Born in rural Missouri and raised on a farm, he pursued undergraduate studies in chemistry and mathematics at Southwest Missouri State University. He undertook graduate studies in chemistry at the University of Illinois, where he worked with Galen Stucky. Upon completing his doctoral degree, he took a position as assistant professor at the University of Alabama in Tuscaloosa. During the next 26 years, he rose to the rank of University Research Professor.
In 1994, he returned to his home state to head the Chemistry Department at the University of Missouri–Columbia and currently holds the rank of Curators’ Professor and Chair.
His discovery of liquid clathrates in 1969 led to fundamental contributions in aluminoxane chemistry and to the discovery of a method of stabilizing H3O+ in aromatic solutions. This work also provided the underpinnings of the current ionic liquid research.
The major themes of his recent work have involved the study of weak interactions and their use in synthesizing large molecular assemblies. In this arena, he first discovered organic clays, O–HÂ·Â·Â·Â·π hydrogen bonding involving water, the ordered water clusters, including (H2O)10, in a supramolecular environment, the selective binding of anions within the cavities of metallated calixarenes and related hosts, and a facile method of separating fullerenes by supramolecular complexation (with Prof. C L Raston).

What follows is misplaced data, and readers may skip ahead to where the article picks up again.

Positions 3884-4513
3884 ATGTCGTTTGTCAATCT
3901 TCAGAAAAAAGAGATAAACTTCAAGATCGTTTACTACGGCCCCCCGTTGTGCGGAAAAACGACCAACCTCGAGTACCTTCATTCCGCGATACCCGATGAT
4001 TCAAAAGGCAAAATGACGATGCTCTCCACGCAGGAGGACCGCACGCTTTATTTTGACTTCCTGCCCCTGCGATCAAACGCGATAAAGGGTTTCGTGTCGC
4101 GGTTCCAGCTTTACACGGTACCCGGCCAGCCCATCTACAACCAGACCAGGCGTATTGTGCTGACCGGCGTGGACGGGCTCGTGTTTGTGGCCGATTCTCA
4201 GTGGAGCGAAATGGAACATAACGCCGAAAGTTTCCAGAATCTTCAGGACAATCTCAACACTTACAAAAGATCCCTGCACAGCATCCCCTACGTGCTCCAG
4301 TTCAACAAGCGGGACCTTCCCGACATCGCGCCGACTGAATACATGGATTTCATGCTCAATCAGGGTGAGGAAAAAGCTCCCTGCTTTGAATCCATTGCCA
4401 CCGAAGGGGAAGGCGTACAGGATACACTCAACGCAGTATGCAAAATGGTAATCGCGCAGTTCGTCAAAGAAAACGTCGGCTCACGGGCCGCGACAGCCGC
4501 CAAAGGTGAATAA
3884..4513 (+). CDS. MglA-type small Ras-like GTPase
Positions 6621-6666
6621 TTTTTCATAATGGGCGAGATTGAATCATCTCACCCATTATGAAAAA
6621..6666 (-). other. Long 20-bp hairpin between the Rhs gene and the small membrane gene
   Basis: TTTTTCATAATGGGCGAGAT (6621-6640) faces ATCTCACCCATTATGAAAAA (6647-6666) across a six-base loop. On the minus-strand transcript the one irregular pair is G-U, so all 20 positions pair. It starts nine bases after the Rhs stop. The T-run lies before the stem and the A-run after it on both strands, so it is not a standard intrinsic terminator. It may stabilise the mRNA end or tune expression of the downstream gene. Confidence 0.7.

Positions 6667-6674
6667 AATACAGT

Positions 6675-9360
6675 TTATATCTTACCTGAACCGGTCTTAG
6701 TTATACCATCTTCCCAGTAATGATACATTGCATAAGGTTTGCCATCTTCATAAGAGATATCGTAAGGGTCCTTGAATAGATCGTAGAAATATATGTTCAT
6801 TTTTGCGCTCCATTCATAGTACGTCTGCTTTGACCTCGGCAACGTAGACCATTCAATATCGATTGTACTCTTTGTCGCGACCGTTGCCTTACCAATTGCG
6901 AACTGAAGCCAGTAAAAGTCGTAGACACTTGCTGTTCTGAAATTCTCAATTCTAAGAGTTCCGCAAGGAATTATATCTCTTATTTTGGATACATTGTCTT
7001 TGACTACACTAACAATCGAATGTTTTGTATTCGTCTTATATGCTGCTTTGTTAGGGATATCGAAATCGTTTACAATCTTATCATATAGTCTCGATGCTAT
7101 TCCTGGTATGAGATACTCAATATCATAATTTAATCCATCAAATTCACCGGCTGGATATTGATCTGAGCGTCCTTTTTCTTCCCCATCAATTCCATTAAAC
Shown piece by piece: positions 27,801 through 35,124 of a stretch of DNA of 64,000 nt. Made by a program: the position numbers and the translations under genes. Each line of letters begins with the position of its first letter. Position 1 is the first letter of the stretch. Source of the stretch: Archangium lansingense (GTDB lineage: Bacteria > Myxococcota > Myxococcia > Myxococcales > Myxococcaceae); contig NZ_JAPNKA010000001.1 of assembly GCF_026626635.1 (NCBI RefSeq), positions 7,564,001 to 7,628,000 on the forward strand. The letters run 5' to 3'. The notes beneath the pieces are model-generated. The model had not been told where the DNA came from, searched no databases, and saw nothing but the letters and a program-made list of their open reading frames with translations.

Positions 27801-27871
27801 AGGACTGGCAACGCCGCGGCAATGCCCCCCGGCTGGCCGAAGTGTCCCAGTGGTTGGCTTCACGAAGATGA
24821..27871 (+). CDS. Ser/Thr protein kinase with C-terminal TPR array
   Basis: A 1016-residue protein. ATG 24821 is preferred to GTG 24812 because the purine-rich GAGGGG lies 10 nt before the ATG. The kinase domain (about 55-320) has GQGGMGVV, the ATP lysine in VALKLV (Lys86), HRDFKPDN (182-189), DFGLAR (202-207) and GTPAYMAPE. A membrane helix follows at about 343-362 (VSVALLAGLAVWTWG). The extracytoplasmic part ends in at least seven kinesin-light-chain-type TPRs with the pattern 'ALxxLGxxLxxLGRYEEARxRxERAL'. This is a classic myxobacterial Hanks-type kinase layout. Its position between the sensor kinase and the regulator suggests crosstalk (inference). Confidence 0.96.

In 1997, Prof Atwood published the discovery of a chiral spherical molecular capsule held together by 60 hydrogen bonds (with Prof L R MacGillivray). They quickly generalized this work to a strategy for the design of very large, spherical molecular capsules based on the geometrical principles of Plato and Archimedes. It is now possible to prepare such large supramolecular assemblies by design from simple molecular building blocks.
Another significant contribution was the description of control over supramolecular architecture, sphere or tubule, based on reagent stoichiometry. Thus, the same components may be formed into a sphere or a tubule by design.
In 2002, Prof Atwood (together with L J Barbour) published two studies in which a new view of porosity and the organic solid state are delineated. This work has been expanded in an Angewandte Chemie article published in 2004 (with Prof Barbour).
During his career, Atwood has authored or coauthored over 600 papers, patents, reviews, chapters, and books. Almost 100 of these papers appeared in the Journal of the American Chemical Society, and his work has appeared on the covers of both Science and Angewandte Chemie. Atwood also founded the Journal of Inclusion Phenomena and Supramolecular Chemistry. He is currently Associate Editor for Chemical Communications.